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    ABSTRACT: Childhood maltreatment has been linked to numerous negative health outcomes. However, few studies have examined mediating processes using longitudinal designs or objectively measured biological data. This study sought to determine whether child abuse and neglect predicts allostatic load (a composite indicator of accumulated stress-induced biological risk) and to examine potential mediators. Using a prospective cohort design, children (ages 0-11) with documented cases of abuse and neglect were matched with non-maltreated children and followed up into adulthood with in-person interviews and a medical status exam (mean age 41). Allostatic load was assessed with nine physical health indicators. Child abuse and neglect predicted allostatic load, controlling for age, sex, and race. The direct effect of child abuse and neglect persisted despite the introduction of potential mediators of internalizing and externalizing problems in adolescence and social support and risky lifestyle in middle adulthood. These findings reveal the long-term impact of childhood abuse and neglect on physical health over 30 years later. Copyright © 2015 Elsevier Ltd. All rights reserved.
    Child Abuse & Neglect 02/2015; DOI:10.1016/j.chiabu.2015.01.016 · 2.47 Impact Factor
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    • "The current sample was gathered from six counties in Norway and is, therefore, considered to be fairly representative of the country. In addition, linking the registry data to the questionnaire data allowed us to investigate recent reports of abuse (within the past 12 months), rather than using retrospective data, which can result in recall bias (Wegman and Stetler 2009). The self-reported questionnaire also allowed us to investigate perceived social support, which is a valuable asset when studying its effects (Cohen and Wills 1985). "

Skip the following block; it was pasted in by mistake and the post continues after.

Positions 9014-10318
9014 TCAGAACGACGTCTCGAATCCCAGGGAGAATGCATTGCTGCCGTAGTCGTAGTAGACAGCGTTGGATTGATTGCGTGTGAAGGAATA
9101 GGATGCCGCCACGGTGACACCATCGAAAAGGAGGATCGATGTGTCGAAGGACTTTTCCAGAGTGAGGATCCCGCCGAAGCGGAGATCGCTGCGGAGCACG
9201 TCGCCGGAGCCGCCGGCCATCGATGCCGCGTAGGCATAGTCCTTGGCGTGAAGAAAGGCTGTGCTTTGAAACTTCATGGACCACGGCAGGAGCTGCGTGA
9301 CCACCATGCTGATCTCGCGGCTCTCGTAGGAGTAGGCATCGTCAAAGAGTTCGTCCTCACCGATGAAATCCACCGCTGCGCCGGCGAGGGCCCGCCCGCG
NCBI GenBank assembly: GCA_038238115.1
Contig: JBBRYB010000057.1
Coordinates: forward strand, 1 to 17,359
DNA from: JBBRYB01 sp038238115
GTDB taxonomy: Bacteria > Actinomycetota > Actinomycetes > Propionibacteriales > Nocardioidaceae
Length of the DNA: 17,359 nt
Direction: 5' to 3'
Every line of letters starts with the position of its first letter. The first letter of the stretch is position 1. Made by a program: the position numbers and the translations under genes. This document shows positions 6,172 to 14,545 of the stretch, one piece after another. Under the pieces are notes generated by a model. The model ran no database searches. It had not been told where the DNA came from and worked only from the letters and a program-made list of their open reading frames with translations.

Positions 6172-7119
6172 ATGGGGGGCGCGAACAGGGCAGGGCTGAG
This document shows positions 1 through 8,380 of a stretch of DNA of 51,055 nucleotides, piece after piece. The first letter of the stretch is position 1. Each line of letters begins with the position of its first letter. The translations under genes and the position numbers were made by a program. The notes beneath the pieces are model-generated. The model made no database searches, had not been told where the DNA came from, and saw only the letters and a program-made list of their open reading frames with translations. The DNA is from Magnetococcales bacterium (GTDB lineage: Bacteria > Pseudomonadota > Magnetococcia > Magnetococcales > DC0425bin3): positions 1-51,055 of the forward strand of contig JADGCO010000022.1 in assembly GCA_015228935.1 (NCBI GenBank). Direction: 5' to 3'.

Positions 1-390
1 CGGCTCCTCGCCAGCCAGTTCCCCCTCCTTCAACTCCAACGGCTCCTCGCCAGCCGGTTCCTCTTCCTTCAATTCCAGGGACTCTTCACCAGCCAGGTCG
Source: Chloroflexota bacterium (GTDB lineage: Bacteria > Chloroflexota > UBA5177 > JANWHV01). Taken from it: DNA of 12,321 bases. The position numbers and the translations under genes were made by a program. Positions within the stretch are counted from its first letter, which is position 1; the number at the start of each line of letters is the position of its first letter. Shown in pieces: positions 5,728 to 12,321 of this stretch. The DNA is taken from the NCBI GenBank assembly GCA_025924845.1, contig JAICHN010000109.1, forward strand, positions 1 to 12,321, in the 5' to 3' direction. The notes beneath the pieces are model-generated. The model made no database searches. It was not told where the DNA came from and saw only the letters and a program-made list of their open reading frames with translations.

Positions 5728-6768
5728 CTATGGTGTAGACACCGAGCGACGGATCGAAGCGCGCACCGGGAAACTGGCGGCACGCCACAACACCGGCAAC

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    ABSTRACT: Negative physical and psychological long-term consequences of abuse and bullying are well documented. It is reasonable to assume that abuse and bullying early in life also may have an impact on the ability to work and stay economically independent later in life, but such prospective studies are lacking. This study investigates the consequences of exposure to abuse and bullying in junior high school, as measured by receiving long-term social welfare benefits in young adulthood. In addition, it explores the potential protective role of social support. Self-reported data from 13,633 (50.3 % female) junior high school students were linked to registry data on their use of social welfare benefits from the age of 18 and for eight consecutive years. Cox regression analyses were applied to test the relationship between exposure to life adversities and the use of social welfare benefits, and the potential moderating role of social support. The analyses showed that individuals exposed to abuse and bullying had an increased likelihood of receiving social-welfare benefits compared with individuals not exposed to these types of abuse. Exposure to multiple types of abuse led to a higher likelihood of using social welfare benefits compared with single types of abuse and no abuse. The findings on the potential moderating role of social support were mixed, depending on the source of social support. Family support and classmate relationships were protective in reducing the likelihood of the use of social welfare benefits, whereas peer and teachers' support showed inconsistent patterns. These results are promising in terms of preventing the long-term negative consequences of abuse and bullying.
    Journal of Youth and Adolescence 07/2014; 43(10). DOI:10.1007/s10964-014-0145-4 · 2.72 Impact Factor